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I am a Registered Nurse who has suffered from migraines for decades. I also have a strong family history of first degree relatives who are also affected. My question is this: what is the relationship, if any, between migraine headaches and the vagus nerve and gallbladder? I have been seeing a Japanese accupuncturist who believes there is a relationship and is using various herbs/preparations to increase gallbladder function. He believes this will improve or even "cure" my migraines. Thank you, Shari.
Your accupuncturist may have a great thought on preventing Migraine as many GI problems are related strongly to migraines. The data on gall bladder disease is not so compelling thus far.
On the other hand, please remember that Migraine is a genetic neurological disease for which, at this time, there is no cure. Don't get me wrong - Migraine prevention is desirable, but claims of a "cure" can't be supported.
Good luck, Joh...
Chest pain is one of the scariest symptoms a person can have because the first thing we usually think of is a heart attack. Of course, any new chest pain should be considered a medical emergency and checked out right away. But once a heart problem has been ruled out, one of the possibilities your doctor may consider is costochondritis. Costochondritis ((kos-toe-KHON-dri-tis) is an inflammation of the cartilage that connects a rib to the breastbone (sternum). It is one of the most common cause of musculoskeletal chest pain. Symptoms: The two main symptoms of costochondritis are pain and tenderness in the chest wall, specifically where the ribs attach to the breastbone.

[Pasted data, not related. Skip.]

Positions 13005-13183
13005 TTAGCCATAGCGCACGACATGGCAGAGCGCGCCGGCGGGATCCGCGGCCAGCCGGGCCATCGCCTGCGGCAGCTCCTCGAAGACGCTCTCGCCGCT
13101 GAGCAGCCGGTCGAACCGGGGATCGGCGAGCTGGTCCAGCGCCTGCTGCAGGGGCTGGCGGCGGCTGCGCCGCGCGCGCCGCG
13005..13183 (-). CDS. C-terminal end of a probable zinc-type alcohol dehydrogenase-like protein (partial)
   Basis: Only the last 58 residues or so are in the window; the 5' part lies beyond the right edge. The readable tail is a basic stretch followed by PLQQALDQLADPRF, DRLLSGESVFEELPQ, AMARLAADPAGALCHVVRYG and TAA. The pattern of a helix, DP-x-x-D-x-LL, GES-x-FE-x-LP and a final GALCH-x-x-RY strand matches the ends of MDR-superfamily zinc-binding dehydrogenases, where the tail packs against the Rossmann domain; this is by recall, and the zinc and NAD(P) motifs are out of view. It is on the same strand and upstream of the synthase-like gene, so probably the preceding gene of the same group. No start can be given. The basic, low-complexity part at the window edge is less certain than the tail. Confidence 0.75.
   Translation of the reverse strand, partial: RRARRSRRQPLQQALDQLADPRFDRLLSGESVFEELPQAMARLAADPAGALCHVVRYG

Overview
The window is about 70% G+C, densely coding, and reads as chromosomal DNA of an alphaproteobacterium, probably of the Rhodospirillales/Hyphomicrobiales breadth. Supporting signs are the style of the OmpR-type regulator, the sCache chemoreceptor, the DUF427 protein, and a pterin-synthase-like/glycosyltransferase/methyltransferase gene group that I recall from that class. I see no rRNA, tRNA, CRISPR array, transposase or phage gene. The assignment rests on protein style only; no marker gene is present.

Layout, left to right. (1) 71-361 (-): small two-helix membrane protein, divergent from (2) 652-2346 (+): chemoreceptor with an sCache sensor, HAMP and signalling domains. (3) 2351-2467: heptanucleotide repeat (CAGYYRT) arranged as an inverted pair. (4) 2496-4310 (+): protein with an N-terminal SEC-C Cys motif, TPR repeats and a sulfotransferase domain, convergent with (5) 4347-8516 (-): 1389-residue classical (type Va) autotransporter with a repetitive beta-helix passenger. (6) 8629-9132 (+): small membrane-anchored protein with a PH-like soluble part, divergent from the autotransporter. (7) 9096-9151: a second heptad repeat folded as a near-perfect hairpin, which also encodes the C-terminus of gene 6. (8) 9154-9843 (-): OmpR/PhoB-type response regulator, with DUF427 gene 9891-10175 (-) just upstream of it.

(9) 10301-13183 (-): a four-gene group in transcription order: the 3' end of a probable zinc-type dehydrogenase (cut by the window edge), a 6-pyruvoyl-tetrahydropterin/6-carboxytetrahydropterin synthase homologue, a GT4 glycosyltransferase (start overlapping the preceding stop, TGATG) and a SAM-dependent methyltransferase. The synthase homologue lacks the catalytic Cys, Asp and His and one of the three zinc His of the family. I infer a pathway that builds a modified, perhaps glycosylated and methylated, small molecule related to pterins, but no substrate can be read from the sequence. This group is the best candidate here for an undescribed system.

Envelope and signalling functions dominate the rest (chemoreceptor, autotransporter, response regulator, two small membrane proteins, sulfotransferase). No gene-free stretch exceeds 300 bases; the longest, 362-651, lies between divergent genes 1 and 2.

Pain – The pain of costochondritis is usually described as sharp and/or stabbing, but may also be dull, burning or gnawing. Often the pain gets worse when coughing or taking a deep breath. There may also be some difficulty breathing. The location of the pain can be on either...
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